The strange alliance of Thai Airways (THAI) and Tiger Airways is still on – it’s just being held up by Thai red tape, Tiger’s president Tony Davis has confirmed, denying reports that Tiger is dumping the co-operation.
The original contract between the two airlines was signed in August last year and has been renewed three times since then.
Davis said he was “not frustrated by the delays,” adding, “I’m pragmatic. I’ve lived in Asia for seven years.”
The alliance may at first sight seem an odd one. THAI already has its own budget subsidiary, Nok Air, in which it has a 39%. Nok will now face competition from its new sister airline, Thai Tiger Airways, in addition to the constant battering it gets from the very successful Thai AirAsia.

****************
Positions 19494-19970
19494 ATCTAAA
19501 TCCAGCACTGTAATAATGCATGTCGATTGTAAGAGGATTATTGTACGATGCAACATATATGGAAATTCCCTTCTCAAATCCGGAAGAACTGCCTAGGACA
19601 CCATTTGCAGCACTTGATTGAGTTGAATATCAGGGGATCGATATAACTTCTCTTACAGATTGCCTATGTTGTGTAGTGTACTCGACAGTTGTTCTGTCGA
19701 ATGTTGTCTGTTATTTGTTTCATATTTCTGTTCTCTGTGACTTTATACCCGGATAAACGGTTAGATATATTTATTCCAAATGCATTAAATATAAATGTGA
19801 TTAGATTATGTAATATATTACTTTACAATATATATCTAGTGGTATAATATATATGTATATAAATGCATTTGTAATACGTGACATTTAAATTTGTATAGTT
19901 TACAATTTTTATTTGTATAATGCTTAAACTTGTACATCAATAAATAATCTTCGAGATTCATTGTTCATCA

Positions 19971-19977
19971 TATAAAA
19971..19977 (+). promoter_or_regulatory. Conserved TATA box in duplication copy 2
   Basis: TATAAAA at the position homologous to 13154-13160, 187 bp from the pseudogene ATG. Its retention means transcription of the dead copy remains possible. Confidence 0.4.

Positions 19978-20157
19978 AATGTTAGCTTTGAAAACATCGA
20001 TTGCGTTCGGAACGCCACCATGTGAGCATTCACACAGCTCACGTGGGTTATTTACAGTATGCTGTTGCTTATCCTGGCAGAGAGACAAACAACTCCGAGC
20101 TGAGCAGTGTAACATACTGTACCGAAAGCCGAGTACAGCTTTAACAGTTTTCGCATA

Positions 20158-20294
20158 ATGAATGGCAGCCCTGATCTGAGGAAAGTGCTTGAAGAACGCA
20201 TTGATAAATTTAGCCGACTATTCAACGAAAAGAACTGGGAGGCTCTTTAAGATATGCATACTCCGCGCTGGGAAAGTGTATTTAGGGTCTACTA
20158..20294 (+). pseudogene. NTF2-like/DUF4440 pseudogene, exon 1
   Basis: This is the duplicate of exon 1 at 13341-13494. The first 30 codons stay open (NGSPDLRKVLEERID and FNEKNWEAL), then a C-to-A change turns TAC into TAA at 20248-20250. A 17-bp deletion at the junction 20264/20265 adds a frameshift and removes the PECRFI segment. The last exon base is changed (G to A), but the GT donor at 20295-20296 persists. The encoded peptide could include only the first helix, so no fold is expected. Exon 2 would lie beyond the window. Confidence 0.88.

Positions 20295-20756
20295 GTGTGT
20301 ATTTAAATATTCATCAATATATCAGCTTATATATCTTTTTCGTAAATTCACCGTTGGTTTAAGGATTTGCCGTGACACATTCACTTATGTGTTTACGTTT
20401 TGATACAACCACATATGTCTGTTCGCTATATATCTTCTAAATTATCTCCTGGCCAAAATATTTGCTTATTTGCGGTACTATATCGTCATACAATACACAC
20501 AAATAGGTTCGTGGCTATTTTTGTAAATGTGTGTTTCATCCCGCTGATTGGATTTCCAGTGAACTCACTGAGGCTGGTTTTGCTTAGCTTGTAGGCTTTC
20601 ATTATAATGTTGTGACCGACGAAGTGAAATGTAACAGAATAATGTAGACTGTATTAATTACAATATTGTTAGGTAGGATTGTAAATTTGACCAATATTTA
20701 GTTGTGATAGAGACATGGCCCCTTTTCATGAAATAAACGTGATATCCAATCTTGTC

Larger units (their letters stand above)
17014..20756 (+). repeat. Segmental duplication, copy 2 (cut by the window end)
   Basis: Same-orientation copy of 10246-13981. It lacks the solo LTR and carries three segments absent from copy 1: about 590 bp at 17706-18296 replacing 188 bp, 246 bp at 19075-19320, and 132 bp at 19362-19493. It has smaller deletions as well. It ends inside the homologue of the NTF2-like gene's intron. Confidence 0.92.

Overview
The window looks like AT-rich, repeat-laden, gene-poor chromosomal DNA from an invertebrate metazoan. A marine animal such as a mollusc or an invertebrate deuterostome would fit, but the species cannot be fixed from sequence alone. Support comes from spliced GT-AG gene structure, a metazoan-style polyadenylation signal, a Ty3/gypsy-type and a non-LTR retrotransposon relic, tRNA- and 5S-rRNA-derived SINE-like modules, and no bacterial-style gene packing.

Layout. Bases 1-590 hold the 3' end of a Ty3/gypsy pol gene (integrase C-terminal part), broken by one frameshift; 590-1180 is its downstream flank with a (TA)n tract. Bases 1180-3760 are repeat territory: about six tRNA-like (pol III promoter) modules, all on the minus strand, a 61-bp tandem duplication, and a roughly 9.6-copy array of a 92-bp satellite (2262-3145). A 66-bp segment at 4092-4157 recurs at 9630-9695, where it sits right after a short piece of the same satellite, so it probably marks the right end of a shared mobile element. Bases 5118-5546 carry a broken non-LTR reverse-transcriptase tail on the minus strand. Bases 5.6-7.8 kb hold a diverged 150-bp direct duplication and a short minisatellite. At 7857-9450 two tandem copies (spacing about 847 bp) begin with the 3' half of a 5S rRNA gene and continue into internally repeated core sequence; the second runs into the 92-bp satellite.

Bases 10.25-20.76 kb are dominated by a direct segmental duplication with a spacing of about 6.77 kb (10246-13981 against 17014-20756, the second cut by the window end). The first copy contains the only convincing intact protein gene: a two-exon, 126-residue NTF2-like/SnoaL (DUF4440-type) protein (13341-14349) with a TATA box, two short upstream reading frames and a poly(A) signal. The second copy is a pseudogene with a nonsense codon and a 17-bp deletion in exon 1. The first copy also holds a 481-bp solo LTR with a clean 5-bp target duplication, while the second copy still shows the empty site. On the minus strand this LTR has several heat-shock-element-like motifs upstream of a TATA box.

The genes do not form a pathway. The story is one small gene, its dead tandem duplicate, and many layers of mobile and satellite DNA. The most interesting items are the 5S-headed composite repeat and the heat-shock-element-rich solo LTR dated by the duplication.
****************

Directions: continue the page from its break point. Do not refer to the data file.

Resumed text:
Not only that, Tiger’s biggest shareholder is THAI’s most formidable adversary, Singapore Airlines (SIA).
But pragmatism is the name of the game. Thai’s president, Piyasvasti Amranand, laid out the problem plainly. “Our market share used to be 82%. But as air travel [has grown] our share has diminished. Even with Nok Air, together our market share is now 50%,” he said.
Nok is a great deal smaller than Thai AirAsia; it has just five aircraft compared with Thai AirAsia’s 18.
Thai Tiger will be a much tougher nut for AirAsia to crack. Apart from its SIA connection, Tiger is also backed by RyanAsia Ltd, the regional offshoot of the highly successful European low-cost carrier (LCC) RyanAir, which now carries more international passenger than any other airline in the world.
Mr Davis would not be drawn into setting a date for the launch of Thai Tiger but did say that once the red tape is out of the way, the first flights could be launched relatively quickly – as early as the end of March.
Thai Tiger is expected to start with eight routes: from Bangkok’s Suvarnabhumi Airport to Phuket, Chiang Mai, Kuala Lumpur, Penang, Macau, Chennai and Shenzhen, and between Phuket and Chiang Mai.